Antony & Cleopatra (Midnight Matinee) @ The Globe
We only made our first visit to The Globe a few weeks ago but we couldn’t resist heading back for a Shakespeare with a difference. I’ll admit the idea of the Midnight Matinee (it is as it sounds – a performance at midnight) was wonderful and worrying in equal measure, if only because I’m more lark than nightingale, but nonetheless we found ourselves wandering Southwark after sundown in preparation for the night’s entertainment.
There was a very special feeling as we finally arrived on Bankside. The mood may have been a little subdued due to the lateness of the hour but the excitement of the audience was palpable and gave the endeavour a festival-like feel. As I surveyed the crowd it seemed all London was represented, from aloof hipsters making questionable decisions (what sort of person seriously feels it is acceptable to bring a baby to a play, and at midnight in pouring rain no less?), to families and from Shakespeare aficionados to curious tourists. Between the bustle of people queuing for coffee and those snapping up ponchos, cushions or blankets it took a while to find our seats, but eventually we got into place and watched the theatre fill up. It’s lovely to see just how many people are willing to head to the theatre in the middle of the night!
As for the play itself, well I’ll be honest and say Antony & Cleopatra is probably one of the Shakespeare plays I know least about (beyond the basics of its historical setting at least). Immediately though it’s clear this production trades on the glaring differences between the sumptuous decadence of Cleopatra’s Egypt and the military rigidity of the Roman Empire. These differences are played out in the two leads, Eve Best’s Cleopatra is flirtatious, coy and prone to fits of temper that are dropped in the blink of an eye. She steals a drink from an audience member, plants a kiss on another and generally creates the picture of a woman adored by all around her.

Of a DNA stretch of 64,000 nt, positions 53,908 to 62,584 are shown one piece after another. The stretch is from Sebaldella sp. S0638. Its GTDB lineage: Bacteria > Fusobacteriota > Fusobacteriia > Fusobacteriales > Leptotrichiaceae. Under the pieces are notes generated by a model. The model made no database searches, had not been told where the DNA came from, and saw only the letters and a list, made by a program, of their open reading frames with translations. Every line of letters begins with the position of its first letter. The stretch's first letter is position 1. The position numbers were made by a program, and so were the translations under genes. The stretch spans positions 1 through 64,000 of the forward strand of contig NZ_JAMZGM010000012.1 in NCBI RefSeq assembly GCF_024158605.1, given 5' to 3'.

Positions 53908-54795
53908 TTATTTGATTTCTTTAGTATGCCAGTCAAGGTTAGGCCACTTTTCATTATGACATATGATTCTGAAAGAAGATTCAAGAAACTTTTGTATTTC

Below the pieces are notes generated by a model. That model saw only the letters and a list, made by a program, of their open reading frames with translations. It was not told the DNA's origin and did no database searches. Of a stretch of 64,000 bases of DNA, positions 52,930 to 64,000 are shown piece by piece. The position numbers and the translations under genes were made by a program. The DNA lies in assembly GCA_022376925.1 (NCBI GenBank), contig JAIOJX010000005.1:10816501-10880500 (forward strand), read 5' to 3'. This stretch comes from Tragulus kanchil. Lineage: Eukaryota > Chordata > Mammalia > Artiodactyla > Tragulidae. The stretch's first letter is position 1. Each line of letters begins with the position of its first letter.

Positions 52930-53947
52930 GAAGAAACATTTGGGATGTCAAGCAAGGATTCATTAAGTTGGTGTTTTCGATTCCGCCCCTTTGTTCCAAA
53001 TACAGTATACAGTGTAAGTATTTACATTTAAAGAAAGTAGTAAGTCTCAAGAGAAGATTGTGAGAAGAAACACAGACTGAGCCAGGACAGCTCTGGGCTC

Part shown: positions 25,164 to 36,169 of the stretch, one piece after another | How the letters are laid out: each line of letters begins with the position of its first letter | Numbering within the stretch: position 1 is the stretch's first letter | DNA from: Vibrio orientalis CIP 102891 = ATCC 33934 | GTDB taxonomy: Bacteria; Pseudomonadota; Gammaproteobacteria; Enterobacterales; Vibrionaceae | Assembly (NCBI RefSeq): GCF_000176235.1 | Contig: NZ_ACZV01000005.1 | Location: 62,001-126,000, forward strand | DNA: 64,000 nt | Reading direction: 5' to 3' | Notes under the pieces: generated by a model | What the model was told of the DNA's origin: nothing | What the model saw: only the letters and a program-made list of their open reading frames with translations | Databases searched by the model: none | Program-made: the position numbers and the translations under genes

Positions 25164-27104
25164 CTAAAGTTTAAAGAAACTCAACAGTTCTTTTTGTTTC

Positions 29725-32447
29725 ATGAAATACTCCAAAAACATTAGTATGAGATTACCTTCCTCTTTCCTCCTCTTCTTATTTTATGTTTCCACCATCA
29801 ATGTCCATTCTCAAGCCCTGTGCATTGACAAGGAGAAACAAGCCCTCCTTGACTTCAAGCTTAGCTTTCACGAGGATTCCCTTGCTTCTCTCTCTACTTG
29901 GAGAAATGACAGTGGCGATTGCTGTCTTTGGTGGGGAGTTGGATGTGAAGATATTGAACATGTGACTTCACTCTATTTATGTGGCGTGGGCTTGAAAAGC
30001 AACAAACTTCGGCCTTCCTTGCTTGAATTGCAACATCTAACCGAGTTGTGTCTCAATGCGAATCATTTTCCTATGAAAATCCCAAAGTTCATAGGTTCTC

Antony on the other hand is a warrior born and bred. Clive Wood portraying him as a man whose soldiers love him because they see he is one of them. He always seems more at home drinking with his men than in the arms of the exotic queen whose sultry charms have hooked him.
Elsewhere Phil Daniels makes an engagingly earthy Enobarbus, shining both in his description of Cleopatra on her golden barge and in his breakdown later on in the play as he is torn between his love for Antony and his growing belief that he is backing the wrong team. It’s a wonderfully underplayed moment and possibly the best of the production, standing alongside even Best’s poignant mourning speech as she asks Dolabella “Do you think there ever was, or could there ever be, a man such as the one I dreamed about?”.
In all then, a fantastic show and one made more magical by the setting. It’s clear the cast are relishing the abnormality of the performance and they all show an impish delight in the revelry and chaos of the Egyptian scenes.
We top the night off with a delicious bacon buttie before heading off to our hotel, tired but happy after a fantastic evening.